Building a new psychological contract needs a nuanced understanding of perceptions and motivations of employees.
A CIPD paper on leading cultural change in the public sector talks about the need for a new psychological contract between employees and their employers. There is significant need on the part of employers to take time to understand the values and perception of their employees. It is easy to make significant assumptions on a public sector ethos underwriting employee’s beliefs as they relate to their employers. That kind of thinking supports internal messaging around ‘sustainable services for our communities’ and ‘customer focused organisations’. These messages are important markers for changing times but there is a danger that such messaging isolates a significant proportion of the workforce.
At The Campaign Company we spend time looking at the gap in values between local authorities and their communities. What we often find is opposite value sets between decision makers and significant sections of the community. Those opposite values lead to conflicting perceptions of the same issue. This has been clear in our work on value for money, volunteering and community cohesion. In these examples messages developed by local authorities were initially incongruent with the values and perceptions of key audiences. Developing organisation that can recognise the values gaps through insight has transformed their capacity and ability to respond effectively. Values drive motivation, if you understand values you can develop messages that appeal to people’s motives.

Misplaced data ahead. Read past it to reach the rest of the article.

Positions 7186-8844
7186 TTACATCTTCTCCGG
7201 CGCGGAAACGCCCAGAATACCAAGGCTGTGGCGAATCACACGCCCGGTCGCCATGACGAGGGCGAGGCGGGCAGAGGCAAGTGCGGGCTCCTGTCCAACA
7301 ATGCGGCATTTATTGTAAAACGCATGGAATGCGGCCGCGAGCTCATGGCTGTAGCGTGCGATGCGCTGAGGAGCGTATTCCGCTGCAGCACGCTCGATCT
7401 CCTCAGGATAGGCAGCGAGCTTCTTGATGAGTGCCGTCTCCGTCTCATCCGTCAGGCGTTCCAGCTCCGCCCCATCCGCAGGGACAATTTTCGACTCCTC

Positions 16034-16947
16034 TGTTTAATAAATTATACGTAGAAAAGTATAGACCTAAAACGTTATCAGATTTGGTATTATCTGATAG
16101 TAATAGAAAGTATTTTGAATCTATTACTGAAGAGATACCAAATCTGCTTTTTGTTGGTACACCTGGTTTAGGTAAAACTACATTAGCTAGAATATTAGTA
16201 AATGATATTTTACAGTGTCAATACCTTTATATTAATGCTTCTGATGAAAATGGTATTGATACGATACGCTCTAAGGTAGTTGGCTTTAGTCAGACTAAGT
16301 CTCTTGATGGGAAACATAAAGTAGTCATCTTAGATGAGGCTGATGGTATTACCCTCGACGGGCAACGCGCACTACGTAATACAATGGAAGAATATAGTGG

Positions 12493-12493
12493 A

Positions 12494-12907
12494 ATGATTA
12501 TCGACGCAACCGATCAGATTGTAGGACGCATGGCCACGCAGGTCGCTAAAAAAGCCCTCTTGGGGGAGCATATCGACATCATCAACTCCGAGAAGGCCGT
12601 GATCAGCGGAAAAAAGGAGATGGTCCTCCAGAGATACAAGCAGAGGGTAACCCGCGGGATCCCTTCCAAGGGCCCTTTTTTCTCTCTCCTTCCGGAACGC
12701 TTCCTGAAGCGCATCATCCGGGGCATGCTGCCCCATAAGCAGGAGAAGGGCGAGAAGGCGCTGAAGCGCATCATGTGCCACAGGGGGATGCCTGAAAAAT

Understanding this in the context of organisational culture change is equally important if we are to set a new psychological contract. Developing insight into perceptions and values will provide organisations the evidence to take intelligent decisions. This is strengthened by developing the skills needed by managers to effect a cultural change. Plans and metrics will only go so far, the ability of managers to implement them effectively will depend on the human relations to drive the change. That needs a set of skills that are loosely called emotional intelligence and range from empathy to assertiveness. Leading effective change will depend ultimately on the ability of managers to deal with the collateral of values clashing. Developing these skills will provide the tools to create an environment over the next several years where the psychological contract can be effectively reset.
The Campaign Company works with councils to understand their communities and motivate people to change. They use this values approach to develop an understanding of how a target audience sees the world, as well as a variety of other innovative approaches, including social network analysis.